One of the great “mysteries” of the post financial crisis era is why obvious criminality has not been prosecuted. We have been told it is more complex than it appears; that the securitization process has made determining exactly who was harmed complicated; that this complexity makes convincing a jury a crapshoot.

All of these arguments fail to withstand even cursory scrutiny when it comes to foreclosure fraud. The Robo-signing, document fabrication and mass perjury were fish in a barrel for even a newbie prosecutor. Why did the government fail to go after the perpetrators of mass fraud?

An Inspector General’s report released this week by the Justice Department raises that exact question.

A quick reminder: The high speed assembly line production of subprime mortgages led to a series of errors in the securitization of these mortgages. This was facilitated by an extra-legal entity names MERS (they facilitated the securitization process with very sketchy behavior worthy of a column itself). The pressure to push these mortgages rapidly along led to lots of avoidable errors: Missing mortgage notes, bad or outdated information, error-riddled underwriting. Who actually owned the underlying note often was unknown.

As these poorly assembled sub-prime mortgage began to collapse, banks were faced with an expensive legal issue: How to process a massive number of foreclosures. Rather than perform this in a prudent and legal manner, some banks made the decision to take inexpensive – and illegal – shortcuts. They hired firms like the now defunct DOX to fabricate documents for court. DOX even published a list of docs they were for willing to artificially manufacture for trial. This “DOX perjury price list” was one of many factors that eventually led to its demise.  continues here


Category: Foreclosures, Legal, Really, really bad calls

Please use the comments to demonstrate your own ignorance, unfamiliarity with empirical data and lack of respect for scientific knowledge. Be sure to create straw men and argue against things I have neither said nor implied. If you could repeat previously discredited memes or steer the conversation into irrelevant, off topic discussions, it would be appreciated. Lastly, kindly forgo all civility in your discourse . . . you are, after all, anonymous.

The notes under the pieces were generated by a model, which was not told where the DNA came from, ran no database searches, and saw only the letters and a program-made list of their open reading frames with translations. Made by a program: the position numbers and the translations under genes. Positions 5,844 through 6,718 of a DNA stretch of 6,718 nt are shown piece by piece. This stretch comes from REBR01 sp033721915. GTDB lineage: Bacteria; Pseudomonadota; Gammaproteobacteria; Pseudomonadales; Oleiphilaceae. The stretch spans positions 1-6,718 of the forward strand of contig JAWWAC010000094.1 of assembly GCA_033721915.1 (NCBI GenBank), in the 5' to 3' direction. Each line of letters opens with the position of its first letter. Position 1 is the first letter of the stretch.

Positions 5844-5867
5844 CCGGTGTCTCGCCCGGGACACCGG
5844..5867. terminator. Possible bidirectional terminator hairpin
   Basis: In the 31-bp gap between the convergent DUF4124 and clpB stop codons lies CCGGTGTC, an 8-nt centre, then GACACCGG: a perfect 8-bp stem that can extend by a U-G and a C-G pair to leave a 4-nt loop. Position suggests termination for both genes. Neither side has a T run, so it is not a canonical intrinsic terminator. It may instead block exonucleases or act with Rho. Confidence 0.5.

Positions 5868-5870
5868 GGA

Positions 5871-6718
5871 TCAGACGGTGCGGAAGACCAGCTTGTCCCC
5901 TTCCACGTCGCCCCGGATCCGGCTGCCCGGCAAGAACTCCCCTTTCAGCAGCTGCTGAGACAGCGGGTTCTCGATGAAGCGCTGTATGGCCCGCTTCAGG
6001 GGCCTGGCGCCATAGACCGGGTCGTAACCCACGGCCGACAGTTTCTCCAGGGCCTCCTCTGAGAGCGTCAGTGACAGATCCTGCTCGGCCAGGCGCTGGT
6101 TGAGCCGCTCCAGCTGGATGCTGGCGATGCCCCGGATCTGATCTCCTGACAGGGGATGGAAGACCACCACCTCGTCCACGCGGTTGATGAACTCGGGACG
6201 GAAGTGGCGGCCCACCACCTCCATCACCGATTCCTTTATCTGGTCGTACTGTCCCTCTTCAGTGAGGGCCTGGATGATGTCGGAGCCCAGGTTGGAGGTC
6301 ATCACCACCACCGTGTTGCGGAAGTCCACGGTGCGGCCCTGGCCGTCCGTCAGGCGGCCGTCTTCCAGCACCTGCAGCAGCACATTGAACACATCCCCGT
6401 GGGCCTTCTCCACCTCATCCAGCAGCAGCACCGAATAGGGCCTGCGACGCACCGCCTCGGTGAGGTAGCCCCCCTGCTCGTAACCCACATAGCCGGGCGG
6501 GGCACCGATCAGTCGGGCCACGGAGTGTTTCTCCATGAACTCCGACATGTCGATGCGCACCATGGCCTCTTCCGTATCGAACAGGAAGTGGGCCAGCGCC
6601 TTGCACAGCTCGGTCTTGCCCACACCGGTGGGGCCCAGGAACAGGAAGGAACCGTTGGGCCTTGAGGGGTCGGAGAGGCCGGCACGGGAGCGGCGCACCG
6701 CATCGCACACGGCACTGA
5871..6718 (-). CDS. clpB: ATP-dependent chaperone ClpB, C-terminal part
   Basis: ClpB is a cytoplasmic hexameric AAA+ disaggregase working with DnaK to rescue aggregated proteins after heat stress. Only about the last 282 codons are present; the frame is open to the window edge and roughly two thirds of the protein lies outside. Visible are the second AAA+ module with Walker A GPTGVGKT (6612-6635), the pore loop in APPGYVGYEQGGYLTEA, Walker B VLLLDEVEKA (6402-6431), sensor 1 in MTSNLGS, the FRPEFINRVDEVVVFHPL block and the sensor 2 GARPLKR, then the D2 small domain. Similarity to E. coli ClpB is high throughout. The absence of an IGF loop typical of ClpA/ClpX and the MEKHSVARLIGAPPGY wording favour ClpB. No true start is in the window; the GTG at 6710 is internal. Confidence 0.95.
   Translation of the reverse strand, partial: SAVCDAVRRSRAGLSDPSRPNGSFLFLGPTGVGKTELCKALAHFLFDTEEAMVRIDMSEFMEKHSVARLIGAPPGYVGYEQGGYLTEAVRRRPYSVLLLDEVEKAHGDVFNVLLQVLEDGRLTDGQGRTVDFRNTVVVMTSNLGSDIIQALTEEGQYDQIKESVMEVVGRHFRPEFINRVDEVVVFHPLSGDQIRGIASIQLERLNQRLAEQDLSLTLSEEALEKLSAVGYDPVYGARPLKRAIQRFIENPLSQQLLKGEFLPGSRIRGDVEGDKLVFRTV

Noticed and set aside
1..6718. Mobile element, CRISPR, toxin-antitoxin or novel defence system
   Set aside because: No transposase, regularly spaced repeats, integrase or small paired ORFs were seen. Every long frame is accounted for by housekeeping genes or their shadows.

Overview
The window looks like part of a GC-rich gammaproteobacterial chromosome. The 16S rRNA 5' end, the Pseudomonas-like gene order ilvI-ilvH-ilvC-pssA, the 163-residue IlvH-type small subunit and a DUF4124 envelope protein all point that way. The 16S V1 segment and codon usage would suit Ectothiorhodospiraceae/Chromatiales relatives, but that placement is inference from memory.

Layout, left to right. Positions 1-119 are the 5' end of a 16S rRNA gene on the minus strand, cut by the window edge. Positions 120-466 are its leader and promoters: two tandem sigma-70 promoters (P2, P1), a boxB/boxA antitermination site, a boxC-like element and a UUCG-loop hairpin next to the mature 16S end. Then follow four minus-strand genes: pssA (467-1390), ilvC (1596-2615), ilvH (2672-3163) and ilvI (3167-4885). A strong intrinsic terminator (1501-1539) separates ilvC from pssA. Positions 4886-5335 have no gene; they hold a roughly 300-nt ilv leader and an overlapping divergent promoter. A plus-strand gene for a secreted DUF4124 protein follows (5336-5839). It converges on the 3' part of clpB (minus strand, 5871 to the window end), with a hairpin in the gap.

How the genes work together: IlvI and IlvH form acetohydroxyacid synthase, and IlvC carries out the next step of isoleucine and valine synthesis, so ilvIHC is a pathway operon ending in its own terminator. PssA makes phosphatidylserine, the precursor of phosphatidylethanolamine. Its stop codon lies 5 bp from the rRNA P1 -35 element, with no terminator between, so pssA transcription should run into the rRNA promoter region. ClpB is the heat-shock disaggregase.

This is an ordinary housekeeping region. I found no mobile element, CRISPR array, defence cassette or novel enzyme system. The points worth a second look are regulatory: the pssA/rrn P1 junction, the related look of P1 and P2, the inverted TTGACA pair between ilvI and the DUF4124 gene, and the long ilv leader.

19 Responses to “The Cowardly Failure to Prosecute Bank Felons”

  1. Moss says:

    Much like the failures to hold anyone accountable for ‘Enhanced Interogation’. Eventually what goes around comes around.

  2. DeDude says:

    How to rob a bank? —- get one of your boys to be in charge of the DOJ.

  3. rd says:

    There was nothing cowardly about it. It was a classic case of crony corruption where the stability of the people inside the financial firms was viewed by the regulators as being as important as the stability of the TBTF firms themselves.

    I do a lot of work for the industrial sector. It has been clear to me over the past decade that it is very important to that sector of the S&P 500 that they represent their liabilities accurately in their financial statements because of SarbOx and other laws. We are frequently providing information so that their accountants can accurately assess their liabilities. None of those executives want to go down for Enron-style book-keeping. We may see bad decisions and overpaid executives in that sector, but I would be surprised if there were many major financial shenanigans going on.

    However, it was made very clear to everybody that the DoJ had no intention of pursuing individuals in the financial sector for fraud in the financial crisis. They will go after the traditional soft belly of insider trading but they don’t want to go after their friends at the banks. There were so many opportunities to even use the little things like the gross abuse of notary public stamps to unzipper the organizational structure from the bottom up over the past five years, but they refused to even start the process.

    Unfortunately, I think that the refusal to even investigate is indicating to the financial sector that it is open season with no bag limit. I suspect that we will again find a lot of people swimming naked in illegal waters when the tide recedes in the next crash. The cycle will continue to repeat until DoJ decides to act and put people in jail. Corporate fines won’t do anything unless the companies can retro-actively claw back bonuses based on the illegal activities or the fines are so big that they materially impact profits to the point that crime does not pay.

  4. Concerned Neighbour says:

    Great column BR. I especially like point #2. Non-prosecution implies the system is still believed to be extremely fragile. It further feeds the perception that some people, by virtue of their position, wealth, and resulting influence, are above the law. Whether grounded in reality or not (I tend heavily to the former), this perception has a profound effect on citizen morale and confidence, and that can’t be good for the economy.

  5. VennData says:

    Well, who should be charged with what crimes?
    GIve us the list. Otherwise, it’s arm-waving.


    BR: See these posts for a laundry list